Ford announced its earnings after market close last night, and there wasn’t much to note. The company is in the midst of a massive restructuring after years of pretty mediocre execution in the auto sector.
In the summer of 2018, the stock took a big hit. Ford has struggling businesses around the globe, while its North American business remains really strong – driven mostly by its success with the dominant F-truck line.
When the stock hit the $10 level, it got on my radar. At $10, the stock has a 6% dividend yield. I bought some of the stock in late July and again in late August. So far, the stock has continued its slide and I’m down on the position. You can see the chart below along with my buying entry points.
I’m still hanging on to the stock for a few reasons. First, I think you can find value in multi-year turnaround stories. The Ford business has been bleak, and the stock has been punished accordingly. While the market gets impatient with the lack of delivered results, management has always made clear that this is a multi-year effort.
Second, Ford has the oldest cars on the market. In the next year or two, the vast majority of Ford’s vehicles will be refreshed which should lead to a bump in sales. Third, management seems to be making hard decisions and will likely exit unprofitable businesses and double down on quality businesses.
Lastly, the dividend is substantial. At the current stock price of $8.34, the dividend yield is 7.19%. Some are worried that the dividend is cut, but I don’t think that will occur. Ford’s balance sheet is in decent shape, and a dividend cut is typically last resort.
So, where is this going? For me, this is an interesting example of buying a high dividend stock that has been beaten down as a result of going through a major transformation of their business. The bull case here is that over the next three years or so, Ford gets its business on much better footing and the stock heads into the $15 range. In the meantime, you collect a healthy dividend that reinvests. In this scenario, I’ll probably sell the stock and put the proceeds into index funds (I have a long term goal of exiting much of my individual positions and moving toward a cleaner, three-fund-ish portfolio).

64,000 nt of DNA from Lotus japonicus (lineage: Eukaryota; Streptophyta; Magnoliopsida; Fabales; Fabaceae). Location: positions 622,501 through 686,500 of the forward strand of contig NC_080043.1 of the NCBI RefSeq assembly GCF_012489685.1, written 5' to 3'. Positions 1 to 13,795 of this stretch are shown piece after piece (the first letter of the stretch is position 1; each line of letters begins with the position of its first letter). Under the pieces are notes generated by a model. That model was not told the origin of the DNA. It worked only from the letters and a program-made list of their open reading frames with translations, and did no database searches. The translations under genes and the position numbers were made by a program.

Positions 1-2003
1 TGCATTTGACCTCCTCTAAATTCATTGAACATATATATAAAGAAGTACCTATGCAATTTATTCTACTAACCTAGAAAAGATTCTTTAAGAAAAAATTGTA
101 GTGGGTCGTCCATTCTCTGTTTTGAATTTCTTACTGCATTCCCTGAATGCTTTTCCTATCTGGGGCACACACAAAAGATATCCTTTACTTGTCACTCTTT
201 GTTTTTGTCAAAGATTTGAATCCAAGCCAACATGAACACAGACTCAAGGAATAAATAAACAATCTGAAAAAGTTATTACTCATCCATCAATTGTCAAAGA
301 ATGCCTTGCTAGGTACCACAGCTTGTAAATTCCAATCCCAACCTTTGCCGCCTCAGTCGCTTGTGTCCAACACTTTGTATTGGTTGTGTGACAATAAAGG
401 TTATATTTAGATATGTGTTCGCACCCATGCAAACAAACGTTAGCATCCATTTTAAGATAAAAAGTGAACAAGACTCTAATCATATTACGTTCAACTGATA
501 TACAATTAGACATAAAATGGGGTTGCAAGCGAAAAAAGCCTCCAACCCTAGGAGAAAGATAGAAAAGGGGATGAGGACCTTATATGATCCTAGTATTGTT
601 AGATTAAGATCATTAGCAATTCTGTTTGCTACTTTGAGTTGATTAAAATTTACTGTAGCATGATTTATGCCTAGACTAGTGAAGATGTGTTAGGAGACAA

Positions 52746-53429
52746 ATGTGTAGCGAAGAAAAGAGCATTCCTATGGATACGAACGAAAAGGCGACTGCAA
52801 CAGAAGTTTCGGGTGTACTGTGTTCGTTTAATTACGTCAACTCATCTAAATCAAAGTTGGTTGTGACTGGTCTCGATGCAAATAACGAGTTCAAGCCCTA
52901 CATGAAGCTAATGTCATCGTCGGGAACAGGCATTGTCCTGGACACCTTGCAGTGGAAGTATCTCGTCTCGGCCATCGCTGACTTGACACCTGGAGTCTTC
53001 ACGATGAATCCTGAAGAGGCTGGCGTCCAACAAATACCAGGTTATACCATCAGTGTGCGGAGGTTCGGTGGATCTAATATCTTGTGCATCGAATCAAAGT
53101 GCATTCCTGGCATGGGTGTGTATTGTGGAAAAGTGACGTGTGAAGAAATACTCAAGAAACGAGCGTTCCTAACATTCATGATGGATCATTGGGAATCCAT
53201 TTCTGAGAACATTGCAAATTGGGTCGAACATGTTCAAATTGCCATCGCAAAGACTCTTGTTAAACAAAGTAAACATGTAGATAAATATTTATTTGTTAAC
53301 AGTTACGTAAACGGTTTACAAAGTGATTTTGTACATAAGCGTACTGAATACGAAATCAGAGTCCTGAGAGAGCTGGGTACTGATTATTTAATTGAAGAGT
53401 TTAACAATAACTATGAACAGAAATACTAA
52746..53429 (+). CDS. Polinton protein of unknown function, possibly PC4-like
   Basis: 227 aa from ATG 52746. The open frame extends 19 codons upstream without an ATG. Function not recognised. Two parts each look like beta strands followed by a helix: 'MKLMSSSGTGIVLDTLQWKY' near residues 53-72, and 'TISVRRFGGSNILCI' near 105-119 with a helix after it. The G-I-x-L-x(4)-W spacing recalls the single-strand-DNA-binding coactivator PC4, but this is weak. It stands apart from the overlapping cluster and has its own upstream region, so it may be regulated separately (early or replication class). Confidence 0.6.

The bear case here is a recession occurs in a year or so taking away any benefits from Ford’s internal turnaround and the stock continues to suffer maybe heading toward $6 a share. This value trap type scenario would mean that whatever cash you collect from the dividend isn’t enough to make up for the loss of capital. In this scenario, I will probably hold the stock and let the dividend reinvest at some pretty low valuations.
A middle-of-the-road scenario is that the stock bumps back into the $11-12 range over a couple years while paying out a nice dividend. In this scenario, judging the success of it basically just depends on what the overall market is doing. It could be that in this scenario, this money is still underperforming the broad market.
I’ve been anticipating lower broad market prices in 2019 (despite the recent move upwards). In this scenario, it’s not out of the question that I add Ford shares if it goes lower. Currently, the stock is pretty smack dab in the middle of its recent trading range. If you want to pick up shares, consider waiting for sub $8 prices.
Dividend investing, to me, is both something I find very interesting, and also something I think can get overrated. Often the high dividend companies are the most mature companies with minimal growth prospects. My strategy is only to pick up dividend companies if they have been beat up a bit. This means locking in a higher yield and a possible value opportunity. Buying “fully valued” dividend stocks seems like a waste to me. I’d rather put that money in index funds.
I’ll continue to update readers on this strategy as the Ford story unfolds.